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Re: Large incoming que

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  • Adrian Ulrich
    ... Are you using Linux or *BSD? Running something like iostat (Solaris /BSD?) or sysstat (Linux: http://perso.orange.fr/sebastien.godard/) could give you a
    Message 1 of 10 , Oct 1, 2006
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      > Looking at vmstat we see that when this happens the 'b' column seems high,
      > 30+ values..

      Are you using Linux or *BSD?

      Running something like iostat (Solaris /BSD?) or sysstat (Linux: http://perso.orange.fr/sebastien.godard/)
      could give you a clue about how busy your Raid-system is:

      Example output, showing a *very* busy 'sda' (svctm / %util)
      # iostat -x 5
      Device: rrqm/s wrqm/s r/s w/s rsec/s wsec/s avgrq-sz avgqu-sz await svctm %util
      md0 0.00 0.00 0.00 0.00 0.00 0.00 0.00 0.00 0.00 0.00 0.00
      sda 4.99 0.00 153.49 1.00 6125.35 7.98 39.70 1.17 7.54 6.34 97.88


      > Are we not having enough disk speed to process the load?

      If sysstat/iostat shows high svctm/%util values: yes.
      Otherwise your SQL-Server may be the bottleneck.



      > Any way to decrease from the mailstore the amount of mail accepted to
      > incoming and speedup delivery?

      You could try to decrase the number of smtpd processes (master.cf) or
      play with *_destination_concurrency_limit on your frontend servers.


      > The two mailstores in question have the heaviest domains in terms of how
      > much incoming traffic they get.

      How about spreading the heavy-domains across multiple backends?


      > Any recommendationgs greatly appreciated.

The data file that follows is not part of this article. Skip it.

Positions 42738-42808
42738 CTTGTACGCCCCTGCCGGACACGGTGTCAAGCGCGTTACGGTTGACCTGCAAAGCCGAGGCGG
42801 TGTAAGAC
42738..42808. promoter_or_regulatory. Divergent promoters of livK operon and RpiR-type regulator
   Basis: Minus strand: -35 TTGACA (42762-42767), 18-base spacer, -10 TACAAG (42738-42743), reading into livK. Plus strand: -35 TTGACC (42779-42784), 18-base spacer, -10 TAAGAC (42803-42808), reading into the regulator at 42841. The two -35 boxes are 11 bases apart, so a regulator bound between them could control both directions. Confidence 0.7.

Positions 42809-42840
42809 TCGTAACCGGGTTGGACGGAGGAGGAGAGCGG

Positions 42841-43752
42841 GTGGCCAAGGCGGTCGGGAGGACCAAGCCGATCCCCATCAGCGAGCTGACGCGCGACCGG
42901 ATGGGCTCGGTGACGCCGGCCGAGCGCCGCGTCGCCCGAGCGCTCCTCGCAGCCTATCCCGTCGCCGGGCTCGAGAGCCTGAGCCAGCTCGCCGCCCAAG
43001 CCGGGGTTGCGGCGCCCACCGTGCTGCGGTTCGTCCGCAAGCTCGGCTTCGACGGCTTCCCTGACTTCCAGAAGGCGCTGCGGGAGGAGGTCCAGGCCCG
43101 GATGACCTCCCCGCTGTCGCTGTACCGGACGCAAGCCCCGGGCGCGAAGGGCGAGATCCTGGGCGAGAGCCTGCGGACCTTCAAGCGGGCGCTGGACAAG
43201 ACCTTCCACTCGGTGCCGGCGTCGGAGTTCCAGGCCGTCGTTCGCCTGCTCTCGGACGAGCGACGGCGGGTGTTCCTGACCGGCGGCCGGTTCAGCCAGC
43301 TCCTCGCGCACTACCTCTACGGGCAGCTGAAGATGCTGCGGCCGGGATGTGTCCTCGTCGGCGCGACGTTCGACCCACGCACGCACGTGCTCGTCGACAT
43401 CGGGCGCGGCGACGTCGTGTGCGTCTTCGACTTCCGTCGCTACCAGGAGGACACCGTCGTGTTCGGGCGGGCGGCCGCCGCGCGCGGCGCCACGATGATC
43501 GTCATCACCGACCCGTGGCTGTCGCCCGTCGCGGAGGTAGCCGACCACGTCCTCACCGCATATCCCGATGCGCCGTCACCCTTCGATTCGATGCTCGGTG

You are using Maildir, correct?

      Regards,
      Adrian


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    • Sandy Drobic
      ... In that case no fiddling with Postfix settings will alleviate the problem. ... Increasing the cache size will help a bit, also adding one or two more hdds
      Message 2 of 10 , Oct 1, 2006
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        Francisco Reyes wrote:
        > Sandy Drobic writes:
        >
        >> Try to find out which process consumes most of the I/O. Is it really
        >> the local delivery from Postfix or is it an imap process?
        >
        > Imap processes.

        In that case no fiddling with Postfix settings will alleviate the problem.

        >> Are the raid controllers equipped with battery backup units? It helps
        >> a lot, if the write cache is enabled
        >
        > It has and the write cache is enabled.
        >
        >> has lots of fast cache RAM.
        >
        > About 128MB of cache. It is a 3ware controller. 9500SX

        Increasing the cache size will help a bit, also adding one or two more
        hdds to the raid to spread the I/O over more hdds. How many hdds are there
        in your raid? Which raid level?

        Though I am afraid your system is just overtaxed. In that case you can
        probably only decrease the load or increase the system performance with
        better hardware.

        You need some hard figures to find out if it is sufficient to tweak your
        system or you need new hardware. Try "sar" on linux to get continuous
        measure of your system load.

        Sandy

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      • Francisco Reyes
        ... FreeBSD 6.1 ... Have used iostat and I see lots of small transactions. ... What do you mean by svctm/%util ? ... Eliminated 2 of the 3 SQL lookups and
        Message 3 of 10 , Oct 2, 2006
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          Adrian Ulrich writes:

          > Are you using Linux or *BSD?

          FreeBSD 6.1

          > Running something like iostat (Solaris /BSD?) or sysstat (Linux: http://perso.orange.fr/sebastien.godard/)
          > could give you a clue about how busy your Raid-system is:

          Have used iostat and I see lots of small transactions.

          > If sysstat/iostat shows high svctm/%util

          What do you mean by "svctm/%util"?


          > Otherwise your SQL-Server may be the bottleneck.

          Eliminated 2 of the 3 SQL lookups and plan to remove the 3rd today.

          > You could try to decrase the number of smtpd processes (master.cf) or
          > play with *_destination_concurrency_limit on your frontend servers.